“How long are we going to play this game?” I said. My body was still posed in a casual, could-care-less position, but inside, I was revved up like an engine.

“Excuse me?” she said. Clearly, she’d heard me, but didn’t believe her ears.

“How long are you going to pretend that I’m just like all the other girls on the squad?” I asked.

I saw bodies shift all over the room. A woman across from me broke out in a coughing fit. My heart raced inside my chest, but speaking out was exhilarating. It made me feel free for the first time all night. Not just some pawn in their game, but a real person with real feelings.

“I don’t know what you mean,” she said. She walked over to her chair and sat down. She picked up the glass of water on the side table, and I saw her hand tremble slightly.

“Oh come on,” I said, slapping my hands down on my thighs and sitting up. “Everyone in this room knows what I mean.”

The room was dead silent. No one moved. I stood and walked over to the coffee table where an array of snacks was laid out. I grabbed a grape and popped it into my mouth. As I chewed, no one dared even breathe. I hoped they couldn’t see how badly my hands were shaking.

“You guys are all so anxious for me to trust you,” I said, meeting each person’s eyes as I looked around the room. I certainly had their undivided attention. “But how can I do that when you obviously don’t trust me?”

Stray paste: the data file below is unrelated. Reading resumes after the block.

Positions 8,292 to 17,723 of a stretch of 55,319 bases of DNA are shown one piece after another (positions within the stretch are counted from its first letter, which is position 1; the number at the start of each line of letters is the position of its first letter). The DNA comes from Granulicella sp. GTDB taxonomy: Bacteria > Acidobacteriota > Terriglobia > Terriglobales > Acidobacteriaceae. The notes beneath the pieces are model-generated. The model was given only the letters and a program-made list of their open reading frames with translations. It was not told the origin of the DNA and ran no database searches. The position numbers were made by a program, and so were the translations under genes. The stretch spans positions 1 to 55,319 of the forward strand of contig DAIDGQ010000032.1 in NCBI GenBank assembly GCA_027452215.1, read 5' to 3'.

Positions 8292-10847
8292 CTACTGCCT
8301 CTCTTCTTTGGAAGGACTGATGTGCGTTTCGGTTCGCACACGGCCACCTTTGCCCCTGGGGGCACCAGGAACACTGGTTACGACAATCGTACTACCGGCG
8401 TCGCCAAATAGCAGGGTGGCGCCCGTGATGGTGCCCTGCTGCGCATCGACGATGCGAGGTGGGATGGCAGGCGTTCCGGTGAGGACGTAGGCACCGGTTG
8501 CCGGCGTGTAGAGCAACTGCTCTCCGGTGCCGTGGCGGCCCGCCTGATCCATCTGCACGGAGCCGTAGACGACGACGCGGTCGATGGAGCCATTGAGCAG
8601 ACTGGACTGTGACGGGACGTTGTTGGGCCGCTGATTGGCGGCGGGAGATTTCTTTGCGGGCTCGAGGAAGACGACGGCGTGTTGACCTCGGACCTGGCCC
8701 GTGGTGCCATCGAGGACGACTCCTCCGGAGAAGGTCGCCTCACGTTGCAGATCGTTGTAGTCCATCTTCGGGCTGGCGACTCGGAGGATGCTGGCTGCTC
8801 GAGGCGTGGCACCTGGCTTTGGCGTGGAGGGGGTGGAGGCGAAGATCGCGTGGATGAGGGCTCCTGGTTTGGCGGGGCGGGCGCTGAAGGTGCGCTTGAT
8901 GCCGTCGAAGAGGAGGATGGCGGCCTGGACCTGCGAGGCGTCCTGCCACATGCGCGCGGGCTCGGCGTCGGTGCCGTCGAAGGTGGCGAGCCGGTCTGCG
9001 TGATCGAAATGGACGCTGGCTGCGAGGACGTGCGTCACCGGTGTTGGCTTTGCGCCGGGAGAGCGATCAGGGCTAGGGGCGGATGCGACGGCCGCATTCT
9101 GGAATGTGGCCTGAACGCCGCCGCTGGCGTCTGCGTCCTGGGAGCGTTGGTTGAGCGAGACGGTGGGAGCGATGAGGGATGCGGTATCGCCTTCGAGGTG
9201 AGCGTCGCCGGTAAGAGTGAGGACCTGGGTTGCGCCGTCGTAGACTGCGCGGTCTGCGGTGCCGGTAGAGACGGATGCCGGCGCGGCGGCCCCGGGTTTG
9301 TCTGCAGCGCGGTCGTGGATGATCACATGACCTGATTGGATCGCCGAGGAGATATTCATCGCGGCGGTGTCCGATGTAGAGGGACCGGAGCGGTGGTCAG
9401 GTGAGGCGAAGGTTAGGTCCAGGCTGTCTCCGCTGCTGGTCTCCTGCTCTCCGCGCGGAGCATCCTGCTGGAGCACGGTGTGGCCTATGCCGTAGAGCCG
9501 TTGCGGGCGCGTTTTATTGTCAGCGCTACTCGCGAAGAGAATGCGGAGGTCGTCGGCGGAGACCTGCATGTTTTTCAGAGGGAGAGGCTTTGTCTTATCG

“You haven’t earned that trust,” the elderly woman said.

“You haven’t either,” I said. Someone behind me sucked in a quick breath. “Ever since I got to this town, you’ve all been lying to me. Why should I obey your orders and follow your rules when you refuse to tell me why you really want me to stay safe? You act like you care about me as a person, but all you really care about is yourself.”

“Wait a second,” Mrs. Ashworth said, standing again. “You’re completely out of line here. I won’t allow you-“

“I know who I am,” I said, cutting her off. “I know I’m the Prima. I’ve known for a while now.” I looked over at Mayor Chen. “And don’t worry. It wasn’t Lark or any of the other girls on the squad who told me.”

“Jackson,” someone whispered.


The room broke out in murmurs.

“It wasn’t Jackson either,” I said.

“Then who?” Sheriff Hollingsworth asked.

“Morgyn Baker.”

“Impossible,” the elderly woman hissed.

“Before she died,” I said. “She told me about how the Order’s been using Shadowford as a way to look for me. You find girls with magical abilities who are in the system because their mothers are dead or they’re too much to handle. Then, you bring them here, drug them, and test them to see if they are your beloved, long-lost Prima.”

The room erupted in protests and questions.

“I thought you had this under control,” one woman in a pink dress said to Mrs. Ashworth. “We should have told her right from the start.”

“What are we going to do now?”

“This girl is out of control.”

My ears couldn’t latch on to every outburst, but one in comment particular caught my attention.

“She’s just like her mother.”

BOOK: Bitter Demons
6.35Mb size Format: txt, pdf, ePub